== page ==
Most cases of facet joint osteoarthritis never require surgery. However, if a patient's symptoms are severe and other treatments have failed to provide relief, spinal surgery may be considered.

Two of the most commonly performed surgeries for patients with severe spine osteoarthritis are vertebral fusions and laminectomies.

Vertebral Fusion

Patients with severe facet osteoarthritis may experience painful friction between the facet joints. Fusing two or more vertebrae together can eliminate this friction.

Total fusion is not achieved during surgery. Instead, the surgeon creates the opportunity for the vertebrae to grow together. The surgeon will place a bone graft between two vertebrae and secure them together using screws, rods or other hardware. After a successful surgery it typically takes 3 to 6 months, but possibly as long as 18 months, for the bone graft and vertebrae to grow together.

Patients should be aware that fusion surgery decreases the spine's flexibility and may put more pressure on surrounding soft tissue and facet joints. Patients and doctors must weigh the benefits of surgery against the risk of future problems it creates.

Vertebral fusion is often done in conjunction with a discectomy, or removal of a vertebral disc.

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Laminectomy

Osteoarthritis can cause the spinal canal to narrow and impinge on the spinal cord and nerve roots, causing pain, numbness and weakness in the arms and hands or legs and feet. In fact, the nerve pain in the extremities may be worse than the back pain.

The goal of a laminectomy, sometimes called decompression surgery, is to create more space for the neural material, thereby reducing or alleviating symptoms.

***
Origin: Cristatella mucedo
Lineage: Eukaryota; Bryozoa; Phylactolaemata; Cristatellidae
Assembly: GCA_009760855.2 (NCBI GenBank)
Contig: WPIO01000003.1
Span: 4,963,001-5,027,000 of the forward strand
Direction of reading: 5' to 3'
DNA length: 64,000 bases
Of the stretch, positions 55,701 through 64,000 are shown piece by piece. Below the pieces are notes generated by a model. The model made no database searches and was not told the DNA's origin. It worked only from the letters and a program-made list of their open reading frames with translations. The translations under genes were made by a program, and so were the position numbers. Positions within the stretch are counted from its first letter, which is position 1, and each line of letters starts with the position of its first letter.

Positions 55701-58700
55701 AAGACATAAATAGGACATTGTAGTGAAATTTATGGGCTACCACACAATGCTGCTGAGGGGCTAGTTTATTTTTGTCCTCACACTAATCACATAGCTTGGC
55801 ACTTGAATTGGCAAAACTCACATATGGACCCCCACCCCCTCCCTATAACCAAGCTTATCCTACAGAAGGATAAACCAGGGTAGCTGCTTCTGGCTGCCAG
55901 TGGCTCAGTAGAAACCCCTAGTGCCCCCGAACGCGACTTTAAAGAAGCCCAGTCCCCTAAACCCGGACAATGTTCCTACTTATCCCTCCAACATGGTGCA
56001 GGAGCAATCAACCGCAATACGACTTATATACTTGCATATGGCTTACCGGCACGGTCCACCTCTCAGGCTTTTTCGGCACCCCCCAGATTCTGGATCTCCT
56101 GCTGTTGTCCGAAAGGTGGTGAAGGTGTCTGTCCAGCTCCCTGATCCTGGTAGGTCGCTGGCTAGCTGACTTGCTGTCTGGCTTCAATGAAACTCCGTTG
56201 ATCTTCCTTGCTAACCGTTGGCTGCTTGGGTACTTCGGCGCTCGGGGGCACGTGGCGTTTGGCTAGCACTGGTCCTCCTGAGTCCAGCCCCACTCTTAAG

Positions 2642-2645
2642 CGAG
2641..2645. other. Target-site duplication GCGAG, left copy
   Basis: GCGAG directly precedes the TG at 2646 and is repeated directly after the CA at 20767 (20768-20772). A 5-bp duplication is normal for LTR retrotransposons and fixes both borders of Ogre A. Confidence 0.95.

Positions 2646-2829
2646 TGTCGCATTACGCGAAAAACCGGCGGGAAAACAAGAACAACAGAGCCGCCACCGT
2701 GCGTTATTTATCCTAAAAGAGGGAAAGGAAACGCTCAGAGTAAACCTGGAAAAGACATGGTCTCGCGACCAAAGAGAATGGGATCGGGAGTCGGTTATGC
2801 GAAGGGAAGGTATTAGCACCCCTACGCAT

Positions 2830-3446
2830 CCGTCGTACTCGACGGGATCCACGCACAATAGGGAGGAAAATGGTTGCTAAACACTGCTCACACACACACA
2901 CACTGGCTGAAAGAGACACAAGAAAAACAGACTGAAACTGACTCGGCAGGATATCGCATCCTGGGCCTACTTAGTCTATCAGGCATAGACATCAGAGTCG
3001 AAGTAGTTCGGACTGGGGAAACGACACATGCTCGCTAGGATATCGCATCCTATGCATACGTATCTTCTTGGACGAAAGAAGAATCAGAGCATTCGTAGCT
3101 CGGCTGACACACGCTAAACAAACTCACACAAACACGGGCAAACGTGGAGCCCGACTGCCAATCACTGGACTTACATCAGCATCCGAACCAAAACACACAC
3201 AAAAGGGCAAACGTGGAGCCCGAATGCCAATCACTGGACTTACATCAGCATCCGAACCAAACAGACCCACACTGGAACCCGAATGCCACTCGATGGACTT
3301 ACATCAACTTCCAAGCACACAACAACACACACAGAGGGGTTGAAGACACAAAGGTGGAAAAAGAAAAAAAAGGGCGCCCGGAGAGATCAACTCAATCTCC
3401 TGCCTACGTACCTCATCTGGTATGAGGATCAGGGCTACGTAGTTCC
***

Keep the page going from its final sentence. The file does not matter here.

During a laminectomy, a surgeon removes a part of the vertebra called the lamina, which comprises the backside of the spinal canal. The surgeon must also remove the spinous process, the part of the vertebra that protrudes out and can be felt through the skin. The surgeon may also trim any boney growths on the vertebra.

Depending on the patient's condition, one or more lamina may be removed. This procedure may be done in conjunction with a vertebral disc repair or fusion surgery.

A laminectomy may relieve symptoms but cannot prevent future facet joint osteoarthritis or other spinal degeneration, so it is possible that symptoms may gradually return.

Deciding on Surgery for Osteoarthritis

Laminectomy and bone fusion surgery are typically elective, meaning it is up to the patient to decide whether or not to have surgery. Patients are advised to get a second or even third opinion before deciding if surgery is the best option.

For most patients, committing to an extensive and rigorous nonsurgical treatment program, which typically includes rehabilitative physical therapy and exercise, will help them avoid the need for back or neck surgery.

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